he that contendeth with the Almighty instruct him? He that reproveth God, let him answer it: Then Job answered the Lord and said, Behold I am vile; what shall I answer thee? I will lay mine hand upon my mouth. Once have I spoken; but I will not answer: yea, twice; but I will proceed no farther." God continues, however, to proclaim his sovereignty by a series of pointed and awful interrogations. "Then Job answered the Lord and said again, I know that thou canst do every thing. I have heard of thee by the hearing of the ear, but now mine eye seeth thee. Wherefore I abhor myself, and repent in dust and ashes." Such was the effect of a realizing sense of God's sovereignty upon the heart of Job; it silenced all his objections, restrained all his opposition, and prostrated him in silent submission at the foot of his Maker.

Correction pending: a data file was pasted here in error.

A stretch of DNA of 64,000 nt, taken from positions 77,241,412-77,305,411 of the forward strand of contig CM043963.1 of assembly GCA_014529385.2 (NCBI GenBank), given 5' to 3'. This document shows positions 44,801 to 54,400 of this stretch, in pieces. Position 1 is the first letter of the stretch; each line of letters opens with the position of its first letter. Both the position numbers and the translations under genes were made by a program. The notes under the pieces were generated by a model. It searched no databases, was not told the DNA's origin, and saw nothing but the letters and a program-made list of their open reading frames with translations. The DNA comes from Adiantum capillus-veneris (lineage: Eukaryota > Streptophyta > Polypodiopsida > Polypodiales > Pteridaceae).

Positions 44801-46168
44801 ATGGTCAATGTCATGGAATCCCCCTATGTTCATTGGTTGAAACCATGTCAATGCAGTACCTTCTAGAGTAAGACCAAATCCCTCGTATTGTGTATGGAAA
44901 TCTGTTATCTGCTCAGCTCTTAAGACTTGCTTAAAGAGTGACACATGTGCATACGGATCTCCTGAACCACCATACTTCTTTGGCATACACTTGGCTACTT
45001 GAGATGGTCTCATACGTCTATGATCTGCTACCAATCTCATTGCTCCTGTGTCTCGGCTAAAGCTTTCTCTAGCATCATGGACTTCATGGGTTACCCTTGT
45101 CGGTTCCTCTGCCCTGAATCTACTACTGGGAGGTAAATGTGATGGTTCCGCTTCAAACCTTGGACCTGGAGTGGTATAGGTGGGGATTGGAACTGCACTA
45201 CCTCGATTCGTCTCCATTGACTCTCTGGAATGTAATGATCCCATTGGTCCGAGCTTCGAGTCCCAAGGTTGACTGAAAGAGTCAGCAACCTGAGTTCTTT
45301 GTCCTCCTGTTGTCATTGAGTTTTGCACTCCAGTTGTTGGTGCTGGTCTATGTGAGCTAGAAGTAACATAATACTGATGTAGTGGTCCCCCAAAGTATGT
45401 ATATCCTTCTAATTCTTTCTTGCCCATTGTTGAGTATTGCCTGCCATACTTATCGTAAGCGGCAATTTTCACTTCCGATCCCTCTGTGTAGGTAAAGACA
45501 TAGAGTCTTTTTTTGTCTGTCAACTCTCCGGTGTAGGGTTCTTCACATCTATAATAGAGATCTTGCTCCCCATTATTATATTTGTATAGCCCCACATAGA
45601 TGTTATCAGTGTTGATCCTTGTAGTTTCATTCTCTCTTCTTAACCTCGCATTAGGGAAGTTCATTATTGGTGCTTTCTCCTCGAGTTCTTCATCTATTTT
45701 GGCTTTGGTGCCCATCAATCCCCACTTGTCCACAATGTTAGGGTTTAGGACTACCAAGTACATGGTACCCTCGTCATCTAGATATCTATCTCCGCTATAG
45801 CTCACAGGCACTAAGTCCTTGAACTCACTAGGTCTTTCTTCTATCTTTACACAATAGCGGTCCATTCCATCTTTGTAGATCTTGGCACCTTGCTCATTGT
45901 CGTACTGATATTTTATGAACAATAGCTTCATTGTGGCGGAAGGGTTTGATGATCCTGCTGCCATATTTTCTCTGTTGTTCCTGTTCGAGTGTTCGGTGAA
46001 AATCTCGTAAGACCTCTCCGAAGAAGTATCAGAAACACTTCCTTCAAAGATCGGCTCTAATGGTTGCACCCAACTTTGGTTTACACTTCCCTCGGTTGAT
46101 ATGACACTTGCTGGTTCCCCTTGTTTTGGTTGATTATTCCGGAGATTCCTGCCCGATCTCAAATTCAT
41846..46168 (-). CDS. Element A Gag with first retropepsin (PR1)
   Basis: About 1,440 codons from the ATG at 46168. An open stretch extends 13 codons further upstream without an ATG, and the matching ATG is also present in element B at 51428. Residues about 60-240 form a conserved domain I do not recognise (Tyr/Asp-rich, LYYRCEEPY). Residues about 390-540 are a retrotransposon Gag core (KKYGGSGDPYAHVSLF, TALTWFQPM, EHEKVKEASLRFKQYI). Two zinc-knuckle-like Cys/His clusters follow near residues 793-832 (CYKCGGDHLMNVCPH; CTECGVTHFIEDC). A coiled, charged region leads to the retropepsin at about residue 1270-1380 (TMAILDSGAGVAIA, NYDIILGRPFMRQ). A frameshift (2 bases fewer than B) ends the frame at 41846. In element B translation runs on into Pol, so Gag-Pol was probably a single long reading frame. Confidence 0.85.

When Samuel denounced the displeasure of God against Eli, and foretold the dire calamities coming upon him, his pious mind instantly turned upon the sovereignty of God, which bowed his will to the divine will. Having heard the dreadful message which was designed to make his ears and the ears of all Israel to tingle, he solemnly paused, and then uttered these memorable words: "It is the Lord; let him do what seemeth him good." His submission was unreserved; he was willing to bear whatever a holy and sovereign God should please to lay upon him.
God bereaved Aaron of two sons in one day, on a solemn occasion, and in an awful manner. Though his case was distressing beyond description, yet Moses admonished him to suppress every token of sorrow, and conduct with that calmness and submission which became the dignity of his sacred office. Aaron conducted accordingly. The account is this. "Then Moses said unto Aaron, This is that the Lord spake, saying, I will be sanctified in them that come nigh me, and before all the people I will be glorified. And Aaron held his peace." His silence spoke louder than words, and emphatically said, "Behold, he taketh away, who can hinder him? who will say unto him, What doest thou?"